... was complimentary and sanguine: but her frankness was a baldness often rendering it doubtful which of the two, lady or gentleman, was the object of the chase—an extreme perplexity to his manly soul. Now Clara's inner spirit was shyer, shy as a doe down those rose-tinged abysses; she allured both the lover and the hunter; forests of heavenliness were in her flitting eyes. Here the difference of these fair women made his present fate an intolerable anguish. For if Constantia ...
— The Shaving of Shagpat • George Meredith

... passed in speech from H. M. to the Earl of Totness, March 8, 1625-26; St. P. O. The King says 'Let them doe what they list: you shall not go to the Tower. It is not you that they aim at, but it is me, upon whom they make inquisition. And for subsidies that will not hinder it; gold may be ...
— A History of England Principally in the Seventeenth Century, Volume I (of 6) • Leopold von Ranke

... want youre advice. I have as good an estate as you have, and am as much a lord as yourselfe.—Why the devill then, am I to be treated as I am?—Why the plague—But I won't sware neither. I desire not to see you, any more than you doe me, I can tell you thatt. And iff we ever meet under one roofe with my likeing, it must be at the House of Peeres where I shall be upon a parr with you in every ...
— Pamela (Vol. II.) • Samuel Richardson

... And if it become of a wedded woman, Think thou then on covert baron; And if thou may in any wise, Make thy charter in warrantise, To thee, thine heyres, assignes also; Thus should a wise purchaser doe." ...
— Atlantic Monthly, Vol. 12, August, 1863, No. 70 - A Magazine of Literature, Art, and Politics • Various

... the Napo. In celebration of the event we killed a fine young doe as it was crossing the river. It closely resembled the Virginia deer. At 9 A.M. the Indians shouted in their quiet way—"Maranon!" It was as thrilling as Thalatta to Xenophon's soldiers. We were not expecting to reach it till night, being deceived by Villavicencio's ...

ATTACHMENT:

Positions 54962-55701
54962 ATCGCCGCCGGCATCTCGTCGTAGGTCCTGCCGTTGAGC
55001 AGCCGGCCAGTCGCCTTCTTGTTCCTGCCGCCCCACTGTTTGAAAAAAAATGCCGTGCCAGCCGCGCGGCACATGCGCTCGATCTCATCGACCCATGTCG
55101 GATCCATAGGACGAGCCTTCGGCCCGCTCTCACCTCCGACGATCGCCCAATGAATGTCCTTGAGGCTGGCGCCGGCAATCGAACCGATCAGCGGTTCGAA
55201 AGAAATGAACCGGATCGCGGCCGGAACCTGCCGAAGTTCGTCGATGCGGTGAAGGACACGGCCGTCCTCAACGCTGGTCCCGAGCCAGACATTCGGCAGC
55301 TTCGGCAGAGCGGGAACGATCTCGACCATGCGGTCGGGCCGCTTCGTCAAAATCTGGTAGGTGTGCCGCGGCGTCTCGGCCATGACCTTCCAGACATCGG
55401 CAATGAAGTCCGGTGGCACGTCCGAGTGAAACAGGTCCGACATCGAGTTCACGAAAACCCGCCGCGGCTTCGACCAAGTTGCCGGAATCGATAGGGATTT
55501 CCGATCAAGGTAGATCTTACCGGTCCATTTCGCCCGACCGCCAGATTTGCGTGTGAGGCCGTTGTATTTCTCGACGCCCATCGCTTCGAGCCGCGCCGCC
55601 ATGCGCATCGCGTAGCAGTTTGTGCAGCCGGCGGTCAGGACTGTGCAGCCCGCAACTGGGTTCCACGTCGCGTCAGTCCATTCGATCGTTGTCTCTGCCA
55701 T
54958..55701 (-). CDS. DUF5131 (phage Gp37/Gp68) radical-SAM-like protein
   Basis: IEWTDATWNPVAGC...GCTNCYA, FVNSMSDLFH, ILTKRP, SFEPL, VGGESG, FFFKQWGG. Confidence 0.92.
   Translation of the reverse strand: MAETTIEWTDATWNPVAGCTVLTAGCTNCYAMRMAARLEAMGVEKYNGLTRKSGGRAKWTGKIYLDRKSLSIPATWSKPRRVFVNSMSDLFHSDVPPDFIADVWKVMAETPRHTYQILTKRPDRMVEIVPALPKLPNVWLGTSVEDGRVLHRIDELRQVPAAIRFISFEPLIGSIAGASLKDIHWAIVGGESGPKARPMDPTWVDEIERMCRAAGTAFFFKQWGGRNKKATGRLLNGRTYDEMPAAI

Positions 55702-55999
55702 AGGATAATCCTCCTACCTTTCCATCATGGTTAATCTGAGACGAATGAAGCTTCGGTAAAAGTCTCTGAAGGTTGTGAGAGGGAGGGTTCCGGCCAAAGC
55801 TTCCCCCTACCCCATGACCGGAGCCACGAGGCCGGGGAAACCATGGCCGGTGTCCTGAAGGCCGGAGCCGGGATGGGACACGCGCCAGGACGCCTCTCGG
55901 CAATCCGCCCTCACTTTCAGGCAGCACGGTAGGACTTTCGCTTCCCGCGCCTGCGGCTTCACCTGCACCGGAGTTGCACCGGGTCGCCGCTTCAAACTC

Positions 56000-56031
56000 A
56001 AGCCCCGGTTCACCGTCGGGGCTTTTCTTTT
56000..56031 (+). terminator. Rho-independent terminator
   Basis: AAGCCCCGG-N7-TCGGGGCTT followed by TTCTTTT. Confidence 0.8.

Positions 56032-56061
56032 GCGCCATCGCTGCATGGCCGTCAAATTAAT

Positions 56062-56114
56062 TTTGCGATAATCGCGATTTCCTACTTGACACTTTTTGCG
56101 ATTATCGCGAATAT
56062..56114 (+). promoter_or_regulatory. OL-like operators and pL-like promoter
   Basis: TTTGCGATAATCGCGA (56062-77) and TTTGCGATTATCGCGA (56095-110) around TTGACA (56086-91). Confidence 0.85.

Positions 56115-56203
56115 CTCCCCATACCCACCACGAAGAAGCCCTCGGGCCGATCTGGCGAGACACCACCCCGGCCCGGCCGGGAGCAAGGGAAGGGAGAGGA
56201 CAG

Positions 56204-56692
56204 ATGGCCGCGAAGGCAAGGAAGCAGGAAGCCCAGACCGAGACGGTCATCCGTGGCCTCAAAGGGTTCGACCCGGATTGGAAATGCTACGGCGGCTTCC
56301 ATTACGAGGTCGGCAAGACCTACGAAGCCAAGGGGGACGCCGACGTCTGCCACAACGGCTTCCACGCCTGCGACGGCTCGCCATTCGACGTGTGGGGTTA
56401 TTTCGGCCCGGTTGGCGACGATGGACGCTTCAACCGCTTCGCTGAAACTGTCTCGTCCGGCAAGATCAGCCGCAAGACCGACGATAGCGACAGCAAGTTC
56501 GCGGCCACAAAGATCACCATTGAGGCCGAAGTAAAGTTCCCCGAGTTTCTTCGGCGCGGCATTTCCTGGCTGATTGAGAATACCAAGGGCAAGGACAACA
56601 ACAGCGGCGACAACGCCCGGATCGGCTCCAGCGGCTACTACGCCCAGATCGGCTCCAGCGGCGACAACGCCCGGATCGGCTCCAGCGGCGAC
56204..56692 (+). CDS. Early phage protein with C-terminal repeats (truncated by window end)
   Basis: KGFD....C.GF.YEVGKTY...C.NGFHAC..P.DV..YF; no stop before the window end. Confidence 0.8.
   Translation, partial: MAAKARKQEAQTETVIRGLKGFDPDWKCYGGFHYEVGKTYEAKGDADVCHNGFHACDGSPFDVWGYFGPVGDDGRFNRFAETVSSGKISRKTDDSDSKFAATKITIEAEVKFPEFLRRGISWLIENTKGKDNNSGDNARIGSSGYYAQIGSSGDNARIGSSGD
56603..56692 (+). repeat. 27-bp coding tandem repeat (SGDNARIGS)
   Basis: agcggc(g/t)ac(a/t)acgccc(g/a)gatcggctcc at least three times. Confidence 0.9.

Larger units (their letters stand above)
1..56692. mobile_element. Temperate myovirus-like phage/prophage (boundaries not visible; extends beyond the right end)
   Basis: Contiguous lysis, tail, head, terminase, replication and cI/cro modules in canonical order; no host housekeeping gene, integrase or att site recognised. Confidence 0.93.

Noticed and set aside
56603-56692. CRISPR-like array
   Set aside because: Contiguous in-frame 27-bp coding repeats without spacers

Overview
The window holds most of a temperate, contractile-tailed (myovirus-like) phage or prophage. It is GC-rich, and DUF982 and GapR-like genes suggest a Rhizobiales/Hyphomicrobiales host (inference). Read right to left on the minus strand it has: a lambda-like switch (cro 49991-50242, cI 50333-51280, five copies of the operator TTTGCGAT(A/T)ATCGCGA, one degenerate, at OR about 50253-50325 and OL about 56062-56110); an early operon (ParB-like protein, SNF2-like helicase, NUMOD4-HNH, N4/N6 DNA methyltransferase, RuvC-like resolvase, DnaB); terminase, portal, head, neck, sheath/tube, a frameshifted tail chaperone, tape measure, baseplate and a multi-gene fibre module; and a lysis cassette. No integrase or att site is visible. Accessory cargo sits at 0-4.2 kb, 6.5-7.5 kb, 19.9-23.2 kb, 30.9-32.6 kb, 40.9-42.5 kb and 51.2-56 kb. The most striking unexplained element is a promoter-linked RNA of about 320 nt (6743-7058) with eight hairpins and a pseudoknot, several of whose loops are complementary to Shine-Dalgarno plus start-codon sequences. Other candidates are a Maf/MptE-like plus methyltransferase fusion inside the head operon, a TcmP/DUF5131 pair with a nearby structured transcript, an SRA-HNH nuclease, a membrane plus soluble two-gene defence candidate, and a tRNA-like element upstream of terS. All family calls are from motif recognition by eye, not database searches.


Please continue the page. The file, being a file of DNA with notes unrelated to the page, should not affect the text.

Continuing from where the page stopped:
— The Andes and the Amazon - Across the Continent of South America • James Orton

... the middle of stones, a squirrel on the branches, the way in which two butterflies kept flying after them; or else, at twenty paces from them, under the trees, a hind strode on peacefully, with an air of nobility and gentleness, its doe walking by ...
— Sentimental Education, Volume II - The History of a Young Man • Gustave Flaubert

... had at the same moment overfilled the market with their gum, or "dragon's blood," and left but a few for a time of better prices. And, what was far worse, at the suggestion surely of Satan I had turned three tame rabbits loose upon the island; and from the one doe were bred in two or three years so many thousands of these pestilent creatures that when in 1425 we came to plant the vines and canes, not one green shoot in a million escaped. Thus it happened that by 1428 my kingdom had become but a barren rock, ...
— The Laird's Luck • Arthur Quiller-Couch

... Sure-footed as a doe over the slippery rocks, she led the way. They left the magic place and the dazzling tumble of moonlit water, the dark caves, the enchanted strand. Progress was not easy, but Knight had been that way before, though only by day. ...
— The Tidal Wave and Other Stories • Ethel May Dell

... royal stag edged up and nuzzled his shoulder. Purun Bhagat slid one cool hand along the hot antlers, and the touch soothed the fretted beast, who bowed his head, and Purun Bhagat very softly rubbed and ravelled off the velvet. Afterward, the barasingh brought his doe and fawn—gentle things that mumbled on the holy man's blanket—or would come alone at night, his eyes green in the fire-flicker, to take his share of fresh walnuts. At last, the musk-deer, the shyest and almost the smallest of the deerlets, came, too, her big ...
— The Second Jungle Book • Rudyard Kipling

... and harvest there Continuall, both meeting at one tyme: For both the boughes doe laughing blossoms beare. And with fresh colours decke the wanton pryme, And eke attonce the heavy trees they clyme, Which seeme to labour under their fruites lode: The whiles the ioyous birdes make their pastyme Emongst the shady leaves, their sweet abode, And their ...
— Flowers and Flower-Gardens • David Lester Richardson